The mid-year budget update has unleashed speculation about what the Abbott government might do to rein in the budget deficit -- and a torrent of both helpful and unhelpful suggestions as to what they should do.
Lacking in all this is an overall monetary target, which is best defined as the annual, ongoing amount of deficit-reducing measures to be reached in the first year after the measures have been fully implemented.
An obvious answer, but almost certainly the wrong one, is that the target should be the updated estimate of the deficit this year, in round terms $40 billion. It is wrong for two reasons: there are some deficit-reducing measures in the pipeline that won’t be fully implemented for several more years, and in the budget jargon, the estimated deficit for the current year isn’t all ‘structural’.
The appropriate policy response to a budget deficit hinges on that word ‘structural’; it depends on how the deficit has come about and whether it is likely to be temporary or entrenched. One of the benefits of having a low level of public debt is that governments can easily borrow more to finance temporary deficits, wait for the causes to dissipate and compensate with surpluses when conditions turn favourable.
The problem is that while the structural budget deficit provides the best guide for fiscal policy, it is very difficult to measure. Anyone who says they can quantify the structural deficit with any precision is talking through their hat. It is especially difficult in Australia because of the importance of commodity prices to the budget result (and for state budgets, house prices and turnover also). For years, the Treasury steadfastly refused to publish estimates of the structural budget position because they were too unreliable. In recent years it bowed to pressure to publish them. The latest results make interesting reading.
The structural deficit this year is closer to $30bn than $40bn. And it is heading down to around $10bn in 2016-17 and zero the following year. However the range of uncertainties is such that Treasury puts a band of about plus or minus $15bn around its point estimate. That means that by 2016–17, there could be a small structural surplus of $5bn and the government wouldn’t have to do anything more apart from steering all its stalled measures through the Senate. The bad news is that in the same year there could still be a structural deficit of $25bn, even if the Senate does play ball.
Given this wide range of possibilities, the structural estimates can be no more than a rough guide to action. But they do point to the government needing to do more than just chip away at Senate obstruction. Sure, the recent slump in commodity prices could prove temporary; the Chinese economy could do much better than expected; Europe could muddle through; the Japanese economy could surge ahead; and the US could shrug off interest rate hikes next year and go from strength to strength. All these things are possible, and they would put the government out of its budget misery, but Joe Hockey shouldn’t count on them happening.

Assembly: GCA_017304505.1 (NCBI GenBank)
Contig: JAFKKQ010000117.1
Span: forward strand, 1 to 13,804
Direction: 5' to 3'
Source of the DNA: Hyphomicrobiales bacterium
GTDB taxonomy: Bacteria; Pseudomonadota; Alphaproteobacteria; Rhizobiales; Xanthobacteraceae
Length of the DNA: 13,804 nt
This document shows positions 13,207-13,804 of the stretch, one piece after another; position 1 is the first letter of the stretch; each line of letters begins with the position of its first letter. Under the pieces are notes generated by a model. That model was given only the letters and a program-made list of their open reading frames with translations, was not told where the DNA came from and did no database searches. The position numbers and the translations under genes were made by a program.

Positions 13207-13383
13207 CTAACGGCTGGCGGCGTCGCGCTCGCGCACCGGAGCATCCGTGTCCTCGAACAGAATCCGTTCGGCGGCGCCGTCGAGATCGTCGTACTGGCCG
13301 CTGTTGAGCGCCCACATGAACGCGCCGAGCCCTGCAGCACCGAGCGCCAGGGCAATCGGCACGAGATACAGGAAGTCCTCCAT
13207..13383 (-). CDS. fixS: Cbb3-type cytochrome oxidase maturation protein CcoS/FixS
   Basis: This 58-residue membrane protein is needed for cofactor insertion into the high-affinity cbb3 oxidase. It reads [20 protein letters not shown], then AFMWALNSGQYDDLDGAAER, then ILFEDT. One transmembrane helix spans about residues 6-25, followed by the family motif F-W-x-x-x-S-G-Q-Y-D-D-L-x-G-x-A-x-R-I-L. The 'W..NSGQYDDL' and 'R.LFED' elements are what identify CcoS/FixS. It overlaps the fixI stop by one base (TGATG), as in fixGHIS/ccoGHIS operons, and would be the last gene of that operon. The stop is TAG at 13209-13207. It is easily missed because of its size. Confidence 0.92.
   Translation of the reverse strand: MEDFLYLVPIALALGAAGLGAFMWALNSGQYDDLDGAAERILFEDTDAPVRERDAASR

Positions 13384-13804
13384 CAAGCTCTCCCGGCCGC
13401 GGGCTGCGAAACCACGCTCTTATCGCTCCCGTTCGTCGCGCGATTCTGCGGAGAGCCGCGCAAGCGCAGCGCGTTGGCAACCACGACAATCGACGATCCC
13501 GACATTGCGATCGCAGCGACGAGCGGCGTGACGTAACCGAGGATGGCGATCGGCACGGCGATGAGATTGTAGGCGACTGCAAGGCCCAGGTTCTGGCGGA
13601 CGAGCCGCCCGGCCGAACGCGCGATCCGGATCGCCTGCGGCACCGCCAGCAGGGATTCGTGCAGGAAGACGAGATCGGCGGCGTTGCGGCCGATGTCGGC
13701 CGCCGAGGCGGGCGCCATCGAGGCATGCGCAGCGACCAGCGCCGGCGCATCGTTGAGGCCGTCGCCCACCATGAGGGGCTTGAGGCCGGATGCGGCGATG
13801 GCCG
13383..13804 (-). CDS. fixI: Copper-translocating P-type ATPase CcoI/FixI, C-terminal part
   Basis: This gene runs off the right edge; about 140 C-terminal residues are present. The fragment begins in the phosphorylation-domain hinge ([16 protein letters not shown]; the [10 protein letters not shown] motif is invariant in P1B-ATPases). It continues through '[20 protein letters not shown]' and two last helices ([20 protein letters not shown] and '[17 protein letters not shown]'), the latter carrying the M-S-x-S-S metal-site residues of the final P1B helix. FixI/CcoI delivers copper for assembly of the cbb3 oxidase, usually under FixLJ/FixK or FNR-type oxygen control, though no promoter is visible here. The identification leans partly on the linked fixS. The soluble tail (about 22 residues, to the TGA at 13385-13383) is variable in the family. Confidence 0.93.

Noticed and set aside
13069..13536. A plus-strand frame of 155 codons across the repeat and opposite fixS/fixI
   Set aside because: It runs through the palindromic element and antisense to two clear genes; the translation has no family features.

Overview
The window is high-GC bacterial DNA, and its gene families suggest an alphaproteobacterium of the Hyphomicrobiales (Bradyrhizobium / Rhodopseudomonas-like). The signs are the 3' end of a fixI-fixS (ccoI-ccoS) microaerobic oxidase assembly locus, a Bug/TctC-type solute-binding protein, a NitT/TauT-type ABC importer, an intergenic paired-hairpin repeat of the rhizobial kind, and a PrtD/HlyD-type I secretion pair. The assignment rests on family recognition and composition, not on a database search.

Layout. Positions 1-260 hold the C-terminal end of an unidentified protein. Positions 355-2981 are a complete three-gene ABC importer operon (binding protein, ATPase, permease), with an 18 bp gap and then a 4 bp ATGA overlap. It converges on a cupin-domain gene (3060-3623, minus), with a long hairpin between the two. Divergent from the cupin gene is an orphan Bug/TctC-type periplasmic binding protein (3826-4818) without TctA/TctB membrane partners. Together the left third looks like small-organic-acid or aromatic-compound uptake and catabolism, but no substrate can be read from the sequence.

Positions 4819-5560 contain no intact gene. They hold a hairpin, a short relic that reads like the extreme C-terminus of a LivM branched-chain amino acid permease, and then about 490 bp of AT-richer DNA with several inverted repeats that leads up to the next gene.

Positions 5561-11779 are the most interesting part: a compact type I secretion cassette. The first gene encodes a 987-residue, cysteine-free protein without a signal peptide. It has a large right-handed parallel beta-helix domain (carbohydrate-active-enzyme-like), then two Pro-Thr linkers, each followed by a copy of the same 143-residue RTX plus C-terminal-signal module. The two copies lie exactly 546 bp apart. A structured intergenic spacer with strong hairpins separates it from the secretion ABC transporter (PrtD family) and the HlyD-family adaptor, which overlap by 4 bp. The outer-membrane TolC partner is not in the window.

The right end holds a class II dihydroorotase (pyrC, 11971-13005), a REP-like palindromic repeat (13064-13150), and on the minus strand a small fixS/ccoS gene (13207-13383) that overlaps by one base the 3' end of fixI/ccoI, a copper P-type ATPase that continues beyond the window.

In my judgment the government should aim for structural measures totaling at least 1 per cent of GDP in 2016-17 (about $17bn) in addition to the measures included in the last budget and getting all the stalled measures through the Senate. This would provide for a small structural surplus (mid-point of the range) in 2016-17. If this effort turns out to be more than needed and the surplus is larger, they should make an earlier start to cutting income tax and handing back the proceeds of bracket creep than the current expectation (2020–21!)
Ideally the structural measures would be more ambitious than 1 per cent of GDP, making possible definite plans to reverse bracket creep in 2016-17.
The significance of 2016-17 is that it is the last budget year in the current government’s term. Three years should be sufficient for any government worth its salt to overcome what is essentially a modest structural deficit problem.
Just how they would lop $17bn a year off the deficit by 2016-17 is another matter. The Abbott government and its Labor predecessors have pretty well exhausted the old favourites: cutting defence and foreign aid, imposing amorphous ‘efficiency dividends’ on departments and streamlining the machinery of government.
What remains is politically much harder. It means taking money away from people (i.e. voters) through reduced social benefits or increased taxes. This would certainly test the Coalition’s appetite for electoral suicide, but at least it doesn’t have to mean reducing benefits in absolute terms. Just making them grow more slowly than currently planned counts as a ‘saving’.
By 2017 there will be about 10 million Australian households. Taking $17bn away from us means an average of $1,700 a year per household. How this sum is distributed and how it is divided between spending cuts and tax hikes will be hotly debated.
But any suggestion that low and middle-income households should be fully sheltered; or social security, health and education quarantined from cuts; or most of the burden carried by higher taxes, should be rejected. The federal budget is paying out more than $170bn a year in direct (monetary) and indirect (in-kind goods and services) benefits to households, a figure that has ballooned over the years. The problem is too much social spending, not too little taxation.
Robert Carling is a Senior Fellow at the Centre for Independent Studies